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Debate Room: Two lawyers on the 8th Amendment and if we should retain or repeal it

“Referendums can be incredibly blunt tools that force us into one of these two camps.”

Barrister Benedict Ó Floinn & Prof Alan Green

On both sides of the Eighth debate, people hold genuine beliefs that are irreconcilable. Should we repeal it and deal with it through legislation or is it important to preserve the rights of the unborn in our Constitution?

Benedict Ó Floinn, a practising barrister in the Four Courts, and Dr Alan Greene, Assistant Professor at Durham Law School, debate the issue.

RETAIN. FOR HUNDREDS of years, there have been efforts by parliaments to regulate property rights. Property has been fought over in countless cases before the courts.

Public debates are frequent, acrimonious, sometimes even violent – as capitalists and socialists collide. The fact that this is so does not prevent us from protecting the right to private property in our Constitution.

Imagine if the government were to say that property rights were ‘too complicated’. Imagine if foreign academics were to clamour that there was ‘too much disagreement’ about property rights for them to be included in the Constitution. It would not take a lawyer to see through such arguments.

We would scoff at the idea that only simple issues, on which we are all agreed, should make it into the Constitution.

Plan wouldn’t make it off drawing board

Let’s indulge our imaginations a little more. Suppose the government that urged the repeal of all property rights, at the same time published draft legislation. Suppose this legislation said that, having removed the constitutional protection, the legislation would annihilate the rights of people under 30.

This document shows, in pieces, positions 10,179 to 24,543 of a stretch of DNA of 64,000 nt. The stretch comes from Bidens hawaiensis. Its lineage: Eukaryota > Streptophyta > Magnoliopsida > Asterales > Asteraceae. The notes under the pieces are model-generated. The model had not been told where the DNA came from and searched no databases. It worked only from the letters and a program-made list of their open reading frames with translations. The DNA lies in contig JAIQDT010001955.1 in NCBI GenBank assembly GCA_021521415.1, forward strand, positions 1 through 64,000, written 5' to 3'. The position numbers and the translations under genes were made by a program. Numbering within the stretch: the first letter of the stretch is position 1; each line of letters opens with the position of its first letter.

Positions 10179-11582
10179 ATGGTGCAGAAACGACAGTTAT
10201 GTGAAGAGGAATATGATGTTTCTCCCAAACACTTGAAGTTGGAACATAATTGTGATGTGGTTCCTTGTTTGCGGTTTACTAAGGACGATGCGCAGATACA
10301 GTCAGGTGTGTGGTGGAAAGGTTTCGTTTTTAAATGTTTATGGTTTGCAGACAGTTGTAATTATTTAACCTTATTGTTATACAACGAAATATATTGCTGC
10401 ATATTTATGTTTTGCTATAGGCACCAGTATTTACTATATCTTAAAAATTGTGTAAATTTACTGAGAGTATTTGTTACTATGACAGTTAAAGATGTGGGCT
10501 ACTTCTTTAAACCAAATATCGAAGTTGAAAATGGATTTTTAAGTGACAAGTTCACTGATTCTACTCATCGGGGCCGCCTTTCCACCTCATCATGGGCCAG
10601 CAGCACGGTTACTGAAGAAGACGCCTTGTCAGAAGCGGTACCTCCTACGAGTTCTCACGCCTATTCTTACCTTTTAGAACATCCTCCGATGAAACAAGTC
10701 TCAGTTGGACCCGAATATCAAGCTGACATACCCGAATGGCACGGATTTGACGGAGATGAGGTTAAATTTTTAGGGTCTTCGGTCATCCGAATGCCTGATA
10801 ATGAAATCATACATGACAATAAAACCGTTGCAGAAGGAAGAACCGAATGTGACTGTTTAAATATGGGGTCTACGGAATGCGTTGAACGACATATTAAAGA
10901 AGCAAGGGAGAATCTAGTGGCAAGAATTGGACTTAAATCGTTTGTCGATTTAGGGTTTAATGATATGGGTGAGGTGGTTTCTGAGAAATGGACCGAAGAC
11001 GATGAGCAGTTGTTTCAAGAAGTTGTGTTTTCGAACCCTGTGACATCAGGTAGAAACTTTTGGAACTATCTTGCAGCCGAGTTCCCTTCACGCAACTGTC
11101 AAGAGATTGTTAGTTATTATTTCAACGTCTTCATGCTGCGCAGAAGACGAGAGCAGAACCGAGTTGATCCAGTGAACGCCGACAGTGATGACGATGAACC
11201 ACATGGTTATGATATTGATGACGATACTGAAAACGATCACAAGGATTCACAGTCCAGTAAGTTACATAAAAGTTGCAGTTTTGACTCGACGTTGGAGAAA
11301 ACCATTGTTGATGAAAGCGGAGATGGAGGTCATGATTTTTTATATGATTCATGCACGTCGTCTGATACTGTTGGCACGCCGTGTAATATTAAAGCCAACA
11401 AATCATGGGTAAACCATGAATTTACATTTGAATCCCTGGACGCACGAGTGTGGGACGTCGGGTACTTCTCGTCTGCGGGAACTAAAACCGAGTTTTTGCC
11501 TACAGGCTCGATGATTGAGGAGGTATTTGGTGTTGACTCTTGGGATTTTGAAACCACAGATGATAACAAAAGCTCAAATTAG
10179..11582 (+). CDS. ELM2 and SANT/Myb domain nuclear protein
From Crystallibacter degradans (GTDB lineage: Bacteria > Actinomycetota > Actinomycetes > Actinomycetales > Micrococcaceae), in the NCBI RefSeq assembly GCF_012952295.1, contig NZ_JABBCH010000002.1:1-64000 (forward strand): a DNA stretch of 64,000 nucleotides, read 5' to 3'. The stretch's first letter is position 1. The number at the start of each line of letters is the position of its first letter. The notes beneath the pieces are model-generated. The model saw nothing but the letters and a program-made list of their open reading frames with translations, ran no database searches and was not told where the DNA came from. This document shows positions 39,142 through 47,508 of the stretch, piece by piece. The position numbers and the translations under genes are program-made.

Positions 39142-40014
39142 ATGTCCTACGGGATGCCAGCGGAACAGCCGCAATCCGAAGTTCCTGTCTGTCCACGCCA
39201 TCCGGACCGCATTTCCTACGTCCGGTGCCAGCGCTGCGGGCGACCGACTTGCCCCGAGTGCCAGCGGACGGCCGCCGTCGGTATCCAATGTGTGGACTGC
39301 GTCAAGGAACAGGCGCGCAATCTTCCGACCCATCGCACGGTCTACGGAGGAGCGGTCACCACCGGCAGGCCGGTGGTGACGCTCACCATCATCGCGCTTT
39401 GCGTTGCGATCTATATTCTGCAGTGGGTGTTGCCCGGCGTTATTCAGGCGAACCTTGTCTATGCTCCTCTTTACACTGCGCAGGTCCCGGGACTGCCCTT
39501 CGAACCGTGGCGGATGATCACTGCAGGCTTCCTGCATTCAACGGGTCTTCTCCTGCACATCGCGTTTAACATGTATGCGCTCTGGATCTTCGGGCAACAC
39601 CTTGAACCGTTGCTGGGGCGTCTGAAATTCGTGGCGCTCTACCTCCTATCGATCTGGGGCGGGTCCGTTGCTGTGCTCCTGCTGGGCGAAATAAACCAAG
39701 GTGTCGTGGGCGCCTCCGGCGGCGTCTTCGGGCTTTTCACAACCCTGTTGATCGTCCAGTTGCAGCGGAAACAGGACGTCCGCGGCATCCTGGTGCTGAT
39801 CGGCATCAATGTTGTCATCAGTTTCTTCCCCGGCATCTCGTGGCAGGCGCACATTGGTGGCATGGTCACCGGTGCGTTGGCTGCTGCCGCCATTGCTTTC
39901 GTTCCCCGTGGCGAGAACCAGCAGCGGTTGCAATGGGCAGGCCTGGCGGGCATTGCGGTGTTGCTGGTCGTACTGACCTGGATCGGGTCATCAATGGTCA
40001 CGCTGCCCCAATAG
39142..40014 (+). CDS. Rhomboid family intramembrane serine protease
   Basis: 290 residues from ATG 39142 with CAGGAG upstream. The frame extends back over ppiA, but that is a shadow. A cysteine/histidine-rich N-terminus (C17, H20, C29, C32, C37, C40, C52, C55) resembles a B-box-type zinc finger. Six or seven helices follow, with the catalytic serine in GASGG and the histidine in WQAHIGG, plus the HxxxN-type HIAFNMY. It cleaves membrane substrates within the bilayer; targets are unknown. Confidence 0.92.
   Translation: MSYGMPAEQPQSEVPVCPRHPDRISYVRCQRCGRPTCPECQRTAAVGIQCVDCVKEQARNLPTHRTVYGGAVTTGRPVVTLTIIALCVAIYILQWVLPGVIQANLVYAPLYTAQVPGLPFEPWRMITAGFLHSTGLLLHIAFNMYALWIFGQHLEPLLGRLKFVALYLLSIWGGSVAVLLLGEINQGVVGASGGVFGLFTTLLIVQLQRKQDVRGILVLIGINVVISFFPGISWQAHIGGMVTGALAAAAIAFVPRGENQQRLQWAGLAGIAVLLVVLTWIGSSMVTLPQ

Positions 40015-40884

Such a plan would not make it off the drawing board. Everyone, not just those under 30, would reject it as completely unjust.

Change ‘property rights’ for ‘rights of mothers and their unborn to life’ and the foregoing is precisely what were are being encouraged by the government to do on May 25. We are being asked to sweep away the rights of human beings during one phase of their lives, by repealing the Eighth Amendment.

Abortion on very vague grounds

The Referendum Commission and the Supreme Court have told us that this is the legal effect of repeal. In place of the existing protection, we will give the government power to pass laws providing for abortion.

To be fair to the government, they have told us what they will do with this power, if we give it to them: abortion for no reason up until 12 weeks, abortion on very vague grounds up to viability or six months and in some circumstances abortion up to birth.

The legislation is extreme and not, as some have suggested, restricted to ‘hard’ cases. A moment spent visualising the horror that is the abortion of an unborn boy or girl in the womb at 21 or 22 weeks of age is enough to tell us that this is not something that we want for our country.

Government gave into demands of small minority

It was legally possible for the Government to have crafted a proposal which was limited to the ‘hard’ cases that pluck at the heartstrings of us all. They chose not to. Instead, they gave in to the demands of a small minority who believe that they know what is best for us and who advocate for abortion on demand.

Hopefully, a ‘No’ vote will be a beginning and not an end in itself. The beginning of real supports for young, vulnerable and frightened mothers. The beginning of adequate perinatal hospice care, where it is needed. The beginning of a time when we are proud of the standards of care given to pregnant women and their babies, precisely because we care for both pregnant women and their babies.

The alternative really is too horrible to imagine.